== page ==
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‘ [163] C. Sumner to-day, who is going to Europe soon. When he goes, there will be one more good fellow on that side, and one less on this.’1 They were afterwards to be fellow combatants in the causes of education and freedom. Among Sumner's papers was found a sketch, written during the last autumn of his life, of his friend's career. This tribute was intended for a municipal celebration in Wrentham, the birthplace of Horace Mann, but some circumstances prevented Sumner's attendance on the occasion.2

Sumner's social range in Boston was, at this period, quite limited; but the few families he visited were those on whose fidelity and sympathy he could always count. He was on a familiar footing in the houses of Hillard, Samuel Lawrence, Robert B. Forbes, and Park Benjamin, then living with his sisters, who afterwards became Mrs. J. Lothrop Motley and Mrs. Stackpole. Hillard's kind words had opened the doors of some of these houses to Sumner. Oliver Wendell Holmes, then a young physician, visited most if not all of these families. There was no want of good talking at a dinner or supper where Hillard, Benjamin, Holmes, and Sumner were gathered. Sumner was accustomed to call at William Sullivan's and Judge William Prescott's, both friends of his father; at Jeremiah Mason's, Samuel Austin's, and Mrs. James Perkins's.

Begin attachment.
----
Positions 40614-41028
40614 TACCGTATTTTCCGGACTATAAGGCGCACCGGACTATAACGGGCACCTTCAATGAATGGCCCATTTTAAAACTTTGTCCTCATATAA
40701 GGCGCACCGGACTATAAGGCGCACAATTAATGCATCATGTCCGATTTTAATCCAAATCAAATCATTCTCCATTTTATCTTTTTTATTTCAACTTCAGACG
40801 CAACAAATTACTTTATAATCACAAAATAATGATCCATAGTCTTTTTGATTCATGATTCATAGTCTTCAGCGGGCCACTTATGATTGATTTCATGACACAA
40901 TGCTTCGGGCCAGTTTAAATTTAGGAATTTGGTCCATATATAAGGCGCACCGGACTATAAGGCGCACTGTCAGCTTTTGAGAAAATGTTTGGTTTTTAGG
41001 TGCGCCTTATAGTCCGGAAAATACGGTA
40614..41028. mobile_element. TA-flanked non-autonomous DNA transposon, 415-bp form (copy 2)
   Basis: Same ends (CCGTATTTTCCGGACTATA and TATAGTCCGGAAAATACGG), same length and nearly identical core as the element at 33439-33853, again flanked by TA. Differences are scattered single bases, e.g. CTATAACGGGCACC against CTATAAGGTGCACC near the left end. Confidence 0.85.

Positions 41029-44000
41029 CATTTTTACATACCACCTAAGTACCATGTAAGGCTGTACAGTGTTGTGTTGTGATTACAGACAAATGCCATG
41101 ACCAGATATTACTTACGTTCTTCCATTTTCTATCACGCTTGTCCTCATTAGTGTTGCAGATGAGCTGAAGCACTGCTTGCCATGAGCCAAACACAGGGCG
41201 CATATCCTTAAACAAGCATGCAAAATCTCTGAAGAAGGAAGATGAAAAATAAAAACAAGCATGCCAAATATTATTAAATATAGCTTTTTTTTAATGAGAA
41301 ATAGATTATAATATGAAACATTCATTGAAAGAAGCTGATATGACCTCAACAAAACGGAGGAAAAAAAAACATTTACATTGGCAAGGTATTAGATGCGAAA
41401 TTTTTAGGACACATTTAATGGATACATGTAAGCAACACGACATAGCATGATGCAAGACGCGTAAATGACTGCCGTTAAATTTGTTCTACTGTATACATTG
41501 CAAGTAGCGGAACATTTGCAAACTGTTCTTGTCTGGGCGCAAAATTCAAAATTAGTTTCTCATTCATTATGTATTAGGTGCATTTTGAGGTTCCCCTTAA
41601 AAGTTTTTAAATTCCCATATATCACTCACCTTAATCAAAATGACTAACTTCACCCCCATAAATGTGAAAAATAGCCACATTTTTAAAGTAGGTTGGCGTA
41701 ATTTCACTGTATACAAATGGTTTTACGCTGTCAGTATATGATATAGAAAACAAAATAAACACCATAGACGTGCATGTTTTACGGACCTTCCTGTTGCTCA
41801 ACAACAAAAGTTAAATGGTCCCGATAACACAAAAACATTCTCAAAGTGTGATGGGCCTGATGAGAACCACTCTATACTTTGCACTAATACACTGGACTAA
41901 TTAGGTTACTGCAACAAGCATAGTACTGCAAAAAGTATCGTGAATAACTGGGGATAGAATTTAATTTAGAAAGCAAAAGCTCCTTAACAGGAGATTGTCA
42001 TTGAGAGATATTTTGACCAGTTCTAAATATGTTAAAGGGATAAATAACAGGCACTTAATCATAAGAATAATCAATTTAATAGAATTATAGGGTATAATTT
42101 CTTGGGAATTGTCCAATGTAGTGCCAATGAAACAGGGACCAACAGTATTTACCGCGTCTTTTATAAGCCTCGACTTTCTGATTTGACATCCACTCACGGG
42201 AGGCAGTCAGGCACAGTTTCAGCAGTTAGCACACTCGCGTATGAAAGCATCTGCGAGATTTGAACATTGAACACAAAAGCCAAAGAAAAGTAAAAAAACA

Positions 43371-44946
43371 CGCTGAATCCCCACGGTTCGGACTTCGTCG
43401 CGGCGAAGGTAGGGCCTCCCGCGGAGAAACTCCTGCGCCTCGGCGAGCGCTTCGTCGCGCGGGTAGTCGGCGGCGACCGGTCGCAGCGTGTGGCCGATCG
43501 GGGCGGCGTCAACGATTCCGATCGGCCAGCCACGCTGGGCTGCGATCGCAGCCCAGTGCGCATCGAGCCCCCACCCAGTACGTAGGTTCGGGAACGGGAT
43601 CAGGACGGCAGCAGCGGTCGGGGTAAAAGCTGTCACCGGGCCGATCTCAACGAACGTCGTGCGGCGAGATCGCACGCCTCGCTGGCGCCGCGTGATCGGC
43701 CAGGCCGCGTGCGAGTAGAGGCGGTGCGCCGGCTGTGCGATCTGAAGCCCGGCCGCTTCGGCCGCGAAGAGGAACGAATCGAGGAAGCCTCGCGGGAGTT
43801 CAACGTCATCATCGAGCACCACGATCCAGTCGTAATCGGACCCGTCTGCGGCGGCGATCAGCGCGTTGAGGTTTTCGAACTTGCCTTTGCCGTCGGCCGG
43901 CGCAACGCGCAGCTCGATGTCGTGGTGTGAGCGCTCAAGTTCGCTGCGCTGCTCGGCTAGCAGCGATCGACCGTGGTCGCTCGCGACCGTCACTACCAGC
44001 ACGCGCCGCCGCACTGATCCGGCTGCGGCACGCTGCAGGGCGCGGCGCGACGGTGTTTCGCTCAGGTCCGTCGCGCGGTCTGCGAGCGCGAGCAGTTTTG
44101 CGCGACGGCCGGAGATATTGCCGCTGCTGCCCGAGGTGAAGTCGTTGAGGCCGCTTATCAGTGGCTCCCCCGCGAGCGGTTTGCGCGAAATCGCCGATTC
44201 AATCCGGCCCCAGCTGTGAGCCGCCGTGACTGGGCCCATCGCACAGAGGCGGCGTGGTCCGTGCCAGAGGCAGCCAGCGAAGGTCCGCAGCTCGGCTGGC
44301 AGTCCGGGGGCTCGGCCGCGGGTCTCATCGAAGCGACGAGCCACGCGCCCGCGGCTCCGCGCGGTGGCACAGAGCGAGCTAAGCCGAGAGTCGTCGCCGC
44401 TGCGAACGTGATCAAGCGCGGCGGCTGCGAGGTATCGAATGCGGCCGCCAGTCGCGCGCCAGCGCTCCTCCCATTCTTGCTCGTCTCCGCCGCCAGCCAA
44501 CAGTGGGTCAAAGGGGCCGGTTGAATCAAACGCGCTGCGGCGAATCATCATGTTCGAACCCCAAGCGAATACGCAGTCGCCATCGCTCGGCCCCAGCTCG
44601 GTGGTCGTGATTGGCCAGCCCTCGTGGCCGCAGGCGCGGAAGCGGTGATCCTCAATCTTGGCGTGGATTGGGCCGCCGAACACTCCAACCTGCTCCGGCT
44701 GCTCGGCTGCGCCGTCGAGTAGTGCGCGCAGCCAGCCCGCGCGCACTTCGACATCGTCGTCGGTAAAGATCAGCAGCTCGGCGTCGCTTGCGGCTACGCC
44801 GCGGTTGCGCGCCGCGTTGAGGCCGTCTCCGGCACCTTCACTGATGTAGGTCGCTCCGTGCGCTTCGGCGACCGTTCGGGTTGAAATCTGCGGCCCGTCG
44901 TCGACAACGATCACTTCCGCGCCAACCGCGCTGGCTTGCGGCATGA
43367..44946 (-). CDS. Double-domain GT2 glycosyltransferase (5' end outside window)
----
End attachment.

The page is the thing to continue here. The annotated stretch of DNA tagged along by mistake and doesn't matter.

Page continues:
He frequented the rooms of Mr. Alvord, his former teacher at Cambridge, who passed the winter of 1837 in Boston when serving as a member of the Legislature from Greenfield.3 The latter used to say of him and Wendell Phillips, whom he called his ‘boys,’ that the State and the country would one day be proud of them.

Those who saw much of Sumner at this time recall him as appearing to be a very hard student, thoroughly informed on all topics of conversation, wanting in humor, never speaking unkindly to any one or of any one; and winning all hearts by his transparent nature, his absolute good faith, and his knightly sense of honor and fidelity in friendship.

1 Life of Horace Mann, p. 91.

2 Mr. Mann was born in 1796, and died in 1859. He was Secretary of the Board of Education of Massachusetts, 1837-48; served four years in Congress as the successor of John Quincy Adams; and was President of Antioch College, Yellow Springs, Ohio, from 1852 till his death. Sumner passed a day with him at the College in 1855.

3 Mr. Alvord was the chief promoter of the ‘Personal Replevin’ statute, intended for the protection of persons claimed as fugitive slaves, and wrote an able report in its behalf Leg. Doe., House, 1837, No. 51.

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